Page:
Oregon Health & Science University
  •  Abigail Khan, M.D. Abigail Khan, M.D.
    Dr. Khan specializes in adult congenital heart disease, cardiac disease in pregnancy, echocardiography and adult general cardiology. She works with patients who are making the transition from childhood to adult care. She also has a strong interest in caring for women with heart problems of all types who are pregnant or contemplating pregnancy.

Pregnancy and Heart Health

In the case of heart disease and pregnancy, two groups of patients warrant your particular concern: patients with known heart disease who have not been actively followed by a heart specialist and patients with cardiac symptoms who are pregnant or contemplating pregnancy.

In the first case, your patient may be one of the many patients with congenital heart disease who is lost to follow-up after leaving pediatric care, and who may not have received regular primary care. In the second case, your patient may have shortness of breath, palpitations or other symptoms. Could these be a result of pregnancy, or signs of undiagnosed acquired heart disease or untreated congenital heart disease?

Will my patient have to deliver in a specialty center?

Patients referred for cardiac consultation during pregnancy can return to your care if the risk of cardiac events during pregnancy and delivery is low. The cardiologist should work closely with the patient’s primary provider to determine the safest location for the patient to deliver. Patients at high risk may deliver in a tertiary care referral center, but contact should be maintained with the primary provider.

Most patients with cardiac conditions are eligible for vaginal delivery, or assisted vaginal delivery if the pushing stage of labor should be minimized to reduce cardiac risk.

Patients who have tolerated one pregnancy can generally have another child. However, because cardiac disease changes over time, assessment is important at the time of each pregnancy.

Risks and testing

Ideally, patients with congenital heart disease or another known cardiac condition will see a cardiologist before becoming pregnant to assess their risks. Once pregnant, they should see a cardiologist in the first trimester of pregnancy. Some cardiac medications can be safely used in pregnancy, if needed.

Exercise stress testing is not routinely necessary, but may be helpful for patients with complex cardiac conditions.

Fetal monitoring

Women with congenital heart disease pass on a higher risk of congenital heart disease to the baby. The fetus also has a higher risk of intrauterine growth restriction and other complications.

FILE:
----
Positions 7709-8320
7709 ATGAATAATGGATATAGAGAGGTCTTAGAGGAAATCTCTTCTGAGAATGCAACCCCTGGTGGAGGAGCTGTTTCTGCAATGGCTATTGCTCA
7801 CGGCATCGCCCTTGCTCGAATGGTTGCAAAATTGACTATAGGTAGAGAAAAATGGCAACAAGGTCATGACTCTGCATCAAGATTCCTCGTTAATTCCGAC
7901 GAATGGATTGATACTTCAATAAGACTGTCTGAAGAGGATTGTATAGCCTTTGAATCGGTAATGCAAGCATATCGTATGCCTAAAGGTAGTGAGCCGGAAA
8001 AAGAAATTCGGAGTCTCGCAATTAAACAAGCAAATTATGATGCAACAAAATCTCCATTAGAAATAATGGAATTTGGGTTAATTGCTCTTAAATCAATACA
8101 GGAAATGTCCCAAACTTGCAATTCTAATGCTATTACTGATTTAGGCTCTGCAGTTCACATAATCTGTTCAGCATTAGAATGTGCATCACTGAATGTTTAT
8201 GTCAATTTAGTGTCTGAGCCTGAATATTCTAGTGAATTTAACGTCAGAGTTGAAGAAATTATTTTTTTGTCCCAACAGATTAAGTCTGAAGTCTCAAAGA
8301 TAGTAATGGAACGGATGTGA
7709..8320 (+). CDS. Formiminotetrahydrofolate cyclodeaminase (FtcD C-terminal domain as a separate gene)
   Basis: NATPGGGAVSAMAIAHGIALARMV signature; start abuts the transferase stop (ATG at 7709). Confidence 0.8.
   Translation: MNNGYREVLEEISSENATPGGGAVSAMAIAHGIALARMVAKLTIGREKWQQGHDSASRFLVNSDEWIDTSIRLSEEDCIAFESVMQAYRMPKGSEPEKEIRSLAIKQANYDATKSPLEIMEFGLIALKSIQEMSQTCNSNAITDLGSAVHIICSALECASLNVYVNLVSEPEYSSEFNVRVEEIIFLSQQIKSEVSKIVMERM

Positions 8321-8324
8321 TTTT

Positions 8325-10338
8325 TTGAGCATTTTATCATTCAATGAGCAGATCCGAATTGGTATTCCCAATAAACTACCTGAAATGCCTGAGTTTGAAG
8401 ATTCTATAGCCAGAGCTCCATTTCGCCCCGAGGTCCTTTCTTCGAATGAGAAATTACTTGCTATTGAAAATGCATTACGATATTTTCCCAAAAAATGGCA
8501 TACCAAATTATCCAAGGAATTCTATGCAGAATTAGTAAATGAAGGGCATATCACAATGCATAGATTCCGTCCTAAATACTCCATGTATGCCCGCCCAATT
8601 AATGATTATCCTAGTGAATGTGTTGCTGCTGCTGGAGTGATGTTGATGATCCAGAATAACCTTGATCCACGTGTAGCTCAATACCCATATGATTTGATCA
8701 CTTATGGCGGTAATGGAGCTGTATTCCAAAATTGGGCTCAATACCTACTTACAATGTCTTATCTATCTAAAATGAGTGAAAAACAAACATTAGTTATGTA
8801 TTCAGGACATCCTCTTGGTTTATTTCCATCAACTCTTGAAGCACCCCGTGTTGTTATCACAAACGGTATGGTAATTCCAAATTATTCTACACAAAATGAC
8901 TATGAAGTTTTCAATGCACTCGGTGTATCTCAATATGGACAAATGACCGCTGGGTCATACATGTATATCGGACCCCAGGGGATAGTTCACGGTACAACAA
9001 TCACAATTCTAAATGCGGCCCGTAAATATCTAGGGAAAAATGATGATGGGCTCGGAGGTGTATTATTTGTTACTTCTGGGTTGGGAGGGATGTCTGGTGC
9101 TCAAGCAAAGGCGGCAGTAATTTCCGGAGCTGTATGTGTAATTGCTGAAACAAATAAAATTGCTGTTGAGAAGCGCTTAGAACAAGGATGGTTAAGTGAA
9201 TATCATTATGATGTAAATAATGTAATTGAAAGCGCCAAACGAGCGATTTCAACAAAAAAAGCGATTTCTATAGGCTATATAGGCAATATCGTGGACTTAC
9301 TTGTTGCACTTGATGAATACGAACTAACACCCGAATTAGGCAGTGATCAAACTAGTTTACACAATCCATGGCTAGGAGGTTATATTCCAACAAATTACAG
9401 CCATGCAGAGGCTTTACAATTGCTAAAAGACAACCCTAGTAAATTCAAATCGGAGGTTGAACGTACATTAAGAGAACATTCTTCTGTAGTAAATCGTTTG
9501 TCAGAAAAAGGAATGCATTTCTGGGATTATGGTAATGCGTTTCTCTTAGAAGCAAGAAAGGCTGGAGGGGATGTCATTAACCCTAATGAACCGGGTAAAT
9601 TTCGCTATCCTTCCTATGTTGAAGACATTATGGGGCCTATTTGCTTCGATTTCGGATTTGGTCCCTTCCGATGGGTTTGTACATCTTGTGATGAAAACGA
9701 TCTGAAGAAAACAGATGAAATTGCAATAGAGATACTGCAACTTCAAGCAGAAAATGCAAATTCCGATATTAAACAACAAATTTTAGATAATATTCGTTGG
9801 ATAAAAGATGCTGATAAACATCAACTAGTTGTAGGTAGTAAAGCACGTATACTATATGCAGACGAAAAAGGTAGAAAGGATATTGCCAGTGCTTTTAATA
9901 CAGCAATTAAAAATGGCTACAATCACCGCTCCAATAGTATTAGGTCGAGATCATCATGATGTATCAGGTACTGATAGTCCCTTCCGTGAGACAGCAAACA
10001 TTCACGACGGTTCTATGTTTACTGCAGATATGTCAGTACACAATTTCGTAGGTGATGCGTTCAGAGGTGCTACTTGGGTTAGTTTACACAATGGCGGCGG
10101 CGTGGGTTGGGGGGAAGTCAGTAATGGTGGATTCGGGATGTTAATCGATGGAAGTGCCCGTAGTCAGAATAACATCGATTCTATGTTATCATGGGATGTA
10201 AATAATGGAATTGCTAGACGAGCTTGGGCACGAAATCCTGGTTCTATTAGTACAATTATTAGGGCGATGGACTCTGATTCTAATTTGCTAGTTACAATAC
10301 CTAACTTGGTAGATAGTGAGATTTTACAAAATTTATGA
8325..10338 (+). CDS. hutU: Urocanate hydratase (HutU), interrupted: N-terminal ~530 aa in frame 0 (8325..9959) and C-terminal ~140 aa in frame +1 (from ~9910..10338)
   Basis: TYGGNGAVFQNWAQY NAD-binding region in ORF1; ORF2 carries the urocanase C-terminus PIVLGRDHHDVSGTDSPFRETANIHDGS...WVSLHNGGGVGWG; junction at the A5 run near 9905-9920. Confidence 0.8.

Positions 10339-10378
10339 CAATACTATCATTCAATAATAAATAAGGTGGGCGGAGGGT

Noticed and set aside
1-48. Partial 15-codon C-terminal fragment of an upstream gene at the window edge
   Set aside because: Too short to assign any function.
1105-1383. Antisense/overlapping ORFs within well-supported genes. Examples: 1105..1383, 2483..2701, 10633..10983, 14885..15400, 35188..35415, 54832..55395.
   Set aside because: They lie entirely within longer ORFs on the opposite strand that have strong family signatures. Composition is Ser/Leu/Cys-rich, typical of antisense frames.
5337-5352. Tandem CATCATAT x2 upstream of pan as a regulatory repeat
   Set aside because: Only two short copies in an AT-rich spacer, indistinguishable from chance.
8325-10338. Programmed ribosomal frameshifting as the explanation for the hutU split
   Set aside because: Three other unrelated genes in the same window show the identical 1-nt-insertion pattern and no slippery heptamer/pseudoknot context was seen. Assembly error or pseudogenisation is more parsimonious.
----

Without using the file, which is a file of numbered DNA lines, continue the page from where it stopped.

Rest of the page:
For patients with congenital heart disease, we recommend fetal echography in the second trimester of pregnancy to look for defects. If a fetus has complex congenital heart disease, the mother should deliver at a center that has the appropriate resources to care for the baby immediately after delivery.

A mother who develops significant hypertension or preeclampsia has a higher risk of delivering a baby that is small for gestational age or born prematurely. Patients with acquired or congenital heart disease also have a higher risk of these pregnancy conditions, so coordinated maternal-fetal medicine and cardiac care is the best route to a safe outcome for mother and baby.

Pregnancy not recommended for women with these conditions
Severe pulmonary hypertension, e.g., Eisenmenger syndrome
Severe aortic stenosis, left ventricular outflow tract obstruction or mitral stenosis
Conditions that lead to significant aortic dilation, e.g., Marfan syndrome if the aorta reaches a specific dimension or is severely enlarged
Native severe coarctation
Systemic ventricular dysfunction with ejection fraction <30% or NYHA Class III–IV heart failure symptoms

Obstetrical complications raise later cardiac risk

Data now show that patients with obstetrical complications, even in the absence of current cardiac disease, are at greater risk of long-term heart problems. For example, a connection is becoming apparent between preeclampsia, gestational hypertension and acquired heart disease. These patients do not necessarily require specialty referral, but as a primary provider, you may wish to discuss long-term heart health.

Contact us

The OHSU Knight Cardiovascular Institute includes specialists in all types of cardiac disease and is developing a Maternal Cardiac Disease program offering same-day, same-clinic heart evaluation and maternal-fetal evaluation. Many patients, including those traveling from a distance, can have all tests and appointments in one day. If you have questions or would like to refer a patient, please call the OHSU Physician Consult & Referral Service at 800-245-6478 or fax to 503-346-6854.

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